Further, Plaintiff s request for relief indicates he requests monetary damages for each day he was "falsely detained on the illegal written warrants per the First and Fifth Amendment." (ECF No. 1 at 6). Plaintiff requests monetary damages for unreasonable seizure, deprivation of liberty, and deprivation of property of his radio and phone. (ECF No. 1 at 6).

         Public records[1] reflect that Plaintiff was arrested on September 19, 2017 for assault; it is unclear whether it was pursuant to a warrant as Plaintiff alleges. That charge is pending. On October 10, 2017, Plaintiff pled guilty to the following: a different assault charge from arrest date September 8, 2017, a breach of peace charge from arrest date June 6, 2017, and a breach of peace charge from arrest date May 31, 2017. From Anderson County Detention records, Plaintiff is still listed as in custody.

         While details are scarce on Plaintiffs alleged medical deliberate indifference claim, Plaintiffs allegations surpass initial review and by separate order, the court authorizes service of Defendant on this claim.[2]

         Plaintiff brings this action pursuant to 42 U.S.C. § 1983. Plaintiff sues the officer who arrested him. Some of Plaintiffs allegations would fall under separate claims for false arrest and for malicious prosecution because Plaintiff appears to allege that he was both falsely detained on written warrants and that those warrants were illegal.

         Under § 1983, "a public official cannot be charged with false arrest when he arrests a defendant pursuant to a facially valid warrant." Porterfield v. Lott, 156 F.3d 563, 568 (4th Cir. 1998)(internal citations omitted). The Fourth Circuit reiterated that "a false arrest claim must fail where it is made pursuant to a facially valid warrant." Dorn v. Town of Prosperity, 375 Fed.Appx. 284, 286 (4th Cir. 2010) (internal quotations and citations omitted). Based on Plaintiff s allegations, he was arrested pursuant to a facially valid warrant, any false arrest claims must be dismissed.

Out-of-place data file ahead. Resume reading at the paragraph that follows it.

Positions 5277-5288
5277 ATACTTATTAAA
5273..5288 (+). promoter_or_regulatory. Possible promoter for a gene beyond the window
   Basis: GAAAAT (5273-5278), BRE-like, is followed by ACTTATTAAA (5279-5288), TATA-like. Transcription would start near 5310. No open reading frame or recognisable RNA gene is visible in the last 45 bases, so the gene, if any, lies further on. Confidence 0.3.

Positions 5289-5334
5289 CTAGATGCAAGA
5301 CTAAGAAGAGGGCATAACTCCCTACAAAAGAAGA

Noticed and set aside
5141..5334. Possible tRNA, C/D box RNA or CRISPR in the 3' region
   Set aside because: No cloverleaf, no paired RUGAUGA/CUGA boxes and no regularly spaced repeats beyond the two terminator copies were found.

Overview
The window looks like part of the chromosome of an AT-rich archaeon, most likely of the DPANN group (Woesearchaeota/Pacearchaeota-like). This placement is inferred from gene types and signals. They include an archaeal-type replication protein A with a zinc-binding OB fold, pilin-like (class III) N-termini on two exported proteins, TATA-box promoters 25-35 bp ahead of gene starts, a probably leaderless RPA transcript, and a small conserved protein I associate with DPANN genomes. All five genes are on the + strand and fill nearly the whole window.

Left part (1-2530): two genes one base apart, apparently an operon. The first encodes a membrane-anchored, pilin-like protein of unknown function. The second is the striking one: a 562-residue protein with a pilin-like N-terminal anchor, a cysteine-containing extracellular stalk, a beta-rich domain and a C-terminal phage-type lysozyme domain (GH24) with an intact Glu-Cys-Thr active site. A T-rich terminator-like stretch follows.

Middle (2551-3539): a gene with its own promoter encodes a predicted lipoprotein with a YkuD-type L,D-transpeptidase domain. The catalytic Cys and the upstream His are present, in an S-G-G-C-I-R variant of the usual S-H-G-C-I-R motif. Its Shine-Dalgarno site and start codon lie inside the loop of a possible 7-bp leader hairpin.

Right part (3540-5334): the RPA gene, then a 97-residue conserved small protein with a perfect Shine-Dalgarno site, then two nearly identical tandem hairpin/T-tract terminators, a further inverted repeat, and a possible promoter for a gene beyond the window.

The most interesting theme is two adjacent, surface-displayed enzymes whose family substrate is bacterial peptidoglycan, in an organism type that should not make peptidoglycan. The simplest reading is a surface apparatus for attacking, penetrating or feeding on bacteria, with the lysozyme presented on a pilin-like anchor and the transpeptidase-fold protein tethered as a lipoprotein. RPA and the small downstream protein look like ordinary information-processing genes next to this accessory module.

A claim that one is wrongfully detained because his arrest was made pursuant to a warrant that was not supported by probable cause, is a claim for malicious prosecution. See Porter field, 156 F.3d at 568; see also Wallace v. Kato,549 U.S. 384, 389-90 (2007). Plaintiff here alleges there was no evidence to support the warrant. To state a malicious prosecution claim, Plaintiff must show at least, that "defendants] have seized [plaintiff] pursuant to legal process that was not supported by probable cause and that the criminal proceedings [have] terminated in [plaintiffs] favor." Burr ell v. Virginia, 395 F.3d 508, 514 (4th Cir. 2005)(internal citations and quotations omitted). The U.S. Supreme Court provided in Heck v. Humphrey,512U.S.477(1994) that until a conviction was set aside or charges finally dismissed without the possibility of revival, a § 1983 claim could not be pursued based on allegations of unlawful circumstances surrounding the criminal prosecution. See also Brooks v. City of Winston-Salem, N.C.,85 F.3d 178 (4th Cir. 1996). Under the favorable termination rule, the charges must be terminated "for reasons indicative of the innocence;" courts have held that an unexplained nolle prosequi or disposal of charges for reasons other than innocence do not satisfy the Heck "favorable termination" requirement. Restatement(Second) of Torts § 660 (1977); see also Tucker v. Duncan,499 F.2d 963, 965 (4th Cir. 1974); Wilkins v. DeReyes,528 F.3d 790, 802-03 (10th Cir. 2008); Washington v. Summerville,127 F.3d 552, 558-59 (7th Cir. 1997); Posr v. Court Officer Shield # 207,180 F.3d 409, 418 (2nd Cir. 1999); Jackson v. Gable, 2006 WL 1487047, at *6 (D.S.C. May 25, 2006); Nicholas v. Wal-Mart Stores, Inc.,33 Fed.Appx. 61, ...